- abuse is "normal" because their friends are also being abused.
- there is no one to ask for help.
Teenagers can choose better relationships when they learn to identify the early warning signs of an abusive relationship, understand that they have choices, and believe they are valuable people who deserve to be treated with respect.
Early warning signs that your date may eventually become abusive:
- Extreme jealousy
- Controlling behavior
- Quick involvement
- Unpredictable mood swings
- Alcohol and drug use
- Explosive anger
- Isolates you from friends and family
- Uses force during an argument * Shows hypersensitivity
- Believes in rigid sex roles
- Blames others for his problems or feelings
- Cruel to animals or children
- Verbally abusive
- Abused former partners
- Threatens violence
Common clues that indicate a teenager may be experiencing dating violence:
- Physical signs of injury
- Truancy, dropping out of school
- Failing grades
- Changes in mood or personality * Use of drugs/alcohol
- Emotional outburst
Dating Safety Tips
- Consider double-dating the first few times you go out with a new person.
- Before leaving on a date, know the exact plans for the evening and make sure a parent or friend knows these plans and what time to expect you home. Let your date know that you are expected to call or tell that person when you get in.
- Be aware of your decreased ability to react under the influence of alcohol or drugs.
- Don't leave a party with someone you do not know well.
- Assert yourself when necessary. Be firm and straightforward in your relationships.
- Trust your instincts. If a situation makes you uncomfortable, try to be calm and think of a way to remove yourself from the situation.
Safety Planning for Teens
You should think ahead about ways to be safe if you are in a dangerous or potentially dangerous relationship. Here are some things to consider in designing your own safety plan.
- What adults can you tell about the violence and abuse?
- What people at school can you tell in order to be safe--teachers, principal, counselors, security?
- Consider changing your school locker or lock.
- Consider changing your route to/from school.
- Use a buddy system for going to school, classes and after school activities.
- What friends can you tell to help you remain safe?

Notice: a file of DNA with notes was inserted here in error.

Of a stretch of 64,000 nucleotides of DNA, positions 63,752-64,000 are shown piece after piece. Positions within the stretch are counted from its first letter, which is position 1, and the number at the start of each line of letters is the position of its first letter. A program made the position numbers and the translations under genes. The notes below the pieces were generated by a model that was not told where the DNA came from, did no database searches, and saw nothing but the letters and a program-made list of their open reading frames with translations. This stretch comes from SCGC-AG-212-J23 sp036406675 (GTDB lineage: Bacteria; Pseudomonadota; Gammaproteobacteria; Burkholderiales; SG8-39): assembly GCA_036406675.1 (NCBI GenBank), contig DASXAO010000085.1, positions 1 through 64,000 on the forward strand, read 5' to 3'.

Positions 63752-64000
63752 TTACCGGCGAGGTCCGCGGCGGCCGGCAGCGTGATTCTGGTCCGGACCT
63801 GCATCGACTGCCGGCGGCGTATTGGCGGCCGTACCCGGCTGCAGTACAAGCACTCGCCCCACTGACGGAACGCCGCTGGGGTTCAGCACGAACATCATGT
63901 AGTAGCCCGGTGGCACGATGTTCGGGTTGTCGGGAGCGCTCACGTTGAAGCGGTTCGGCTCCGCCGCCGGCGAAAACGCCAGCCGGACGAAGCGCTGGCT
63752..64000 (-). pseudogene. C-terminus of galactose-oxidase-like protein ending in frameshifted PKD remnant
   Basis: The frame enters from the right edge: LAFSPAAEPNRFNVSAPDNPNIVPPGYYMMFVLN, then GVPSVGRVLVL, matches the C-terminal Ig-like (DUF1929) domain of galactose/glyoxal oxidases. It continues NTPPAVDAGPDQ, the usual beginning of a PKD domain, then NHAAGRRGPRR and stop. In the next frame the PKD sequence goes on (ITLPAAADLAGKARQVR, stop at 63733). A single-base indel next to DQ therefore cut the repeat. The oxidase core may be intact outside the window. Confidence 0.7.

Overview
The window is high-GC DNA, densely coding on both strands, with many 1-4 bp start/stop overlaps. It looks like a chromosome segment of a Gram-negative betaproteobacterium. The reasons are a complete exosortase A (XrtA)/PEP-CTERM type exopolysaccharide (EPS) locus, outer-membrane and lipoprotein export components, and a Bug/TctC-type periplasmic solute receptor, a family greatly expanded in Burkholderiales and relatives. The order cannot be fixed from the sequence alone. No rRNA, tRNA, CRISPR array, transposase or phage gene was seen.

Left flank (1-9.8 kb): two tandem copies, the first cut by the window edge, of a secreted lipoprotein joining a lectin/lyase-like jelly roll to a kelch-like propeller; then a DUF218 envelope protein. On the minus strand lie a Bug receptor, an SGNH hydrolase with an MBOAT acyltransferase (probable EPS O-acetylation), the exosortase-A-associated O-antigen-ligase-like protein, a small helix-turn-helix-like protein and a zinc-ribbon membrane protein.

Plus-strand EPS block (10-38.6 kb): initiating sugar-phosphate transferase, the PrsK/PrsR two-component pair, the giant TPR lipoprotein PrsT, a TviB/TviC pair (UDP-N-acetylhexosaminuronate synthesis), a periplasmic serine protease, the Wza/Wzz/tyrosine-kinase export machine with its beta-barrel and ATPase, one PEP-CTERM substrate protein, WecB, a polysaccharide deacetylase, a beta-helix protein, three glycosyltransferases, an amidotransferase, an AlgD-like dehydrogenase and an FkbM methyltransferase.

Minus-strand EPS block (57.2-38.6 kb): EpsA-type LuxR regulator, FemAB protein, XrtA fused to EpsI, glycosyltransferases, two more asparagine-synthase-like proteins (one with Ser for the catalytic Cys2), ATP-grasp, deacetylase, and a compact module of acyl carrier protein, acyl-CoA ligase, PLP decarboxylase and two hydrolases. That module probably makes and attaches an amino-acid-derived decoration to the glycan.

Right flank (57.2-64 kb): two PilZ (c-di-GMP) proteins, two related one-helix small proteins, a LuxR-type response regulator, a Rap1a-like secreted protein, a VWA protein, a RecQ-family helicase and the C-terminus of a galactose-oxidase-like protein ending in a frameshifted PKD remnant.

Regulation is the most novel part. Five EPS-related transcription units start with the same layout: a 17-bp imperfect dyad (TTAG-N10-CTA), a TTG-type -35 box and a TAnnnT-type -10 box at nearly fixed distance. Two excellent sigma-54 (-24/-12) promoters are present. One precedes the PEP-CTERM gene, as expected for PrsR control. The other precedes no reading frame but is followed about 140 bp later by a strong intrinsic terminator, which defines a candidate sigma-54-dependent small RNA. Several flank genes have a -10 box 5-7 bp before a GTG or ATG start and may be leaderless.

- If stranded, who could you call for a ride home?
- Keep a journal describing the abuse.
- Get rid of or change the number to any beepers, pagers or cell phones the abuser gave you.
- Keep spare change, calling cards, number of the local shelter, number of someone who could help you and restraining orders with you at all times.
- Where could you go quickly to get away from an abusive person?
- What other things can you do?
Effects of Dating Violence
Dating violence can range from broken bones and bruised self-esteem to permanent injury and even death. Victims may also come to view abuse as a normal part of their relationships. Dating violence can prevent a young person from growing and learning about healthy relationships.
Some of the effects are:
- loss of appetite
- mistrust of self and others
Build Healthy Relationships by:
- communicating clearly
- avoiding dangerous situations
- being in control
- being selective
- trusting your instincts
In An Unhealthy Relationship?
- believe in yourself
- get help
- get out
Breaking Up is Hard to Do
No matter what type of relationship you are in, breaking up can be a difficult task. We are often being tugged in different directions by our emotions. Here are some of the reasons why it's hard to break up:
Love-Abusers are not always hurtful. Many abusers have a likable and loving side that makes their victims believe that abuse may stop. Many victims think they can change the abuser's behavior.
Fear-Many times a date/partner will threaten to hurt him/herself if the other decides to leave. Many times the abuser will threaten to hurt the victim if he or she decides to leave. Abusers often threaten that the violence will get worse if the partner decides to leave.
Doubt-It's not always easy to admit that the relationship you are in is abusive. If your date is popular at school you may be concerned with losing social status.
Embarrassment-Teens who ask for help (especially from parents) may perceive themselves to be failures. Some teenagers believe that their parents will react violently if they are aware of the abuse.
Know a Victim of Dating Violence?
If you know a victim of dating violence:
- believe the person
- support the person
- suggest options
Need Someone to Talk to?
Crisis Help Line 1-800-233-4357
National Youth Crisis Line 1-800-448-4663
Child Help USA, National Hotline 1-800-4-A-CHILD (1-800-422-4453)
Richmond YWCA 804-643-0888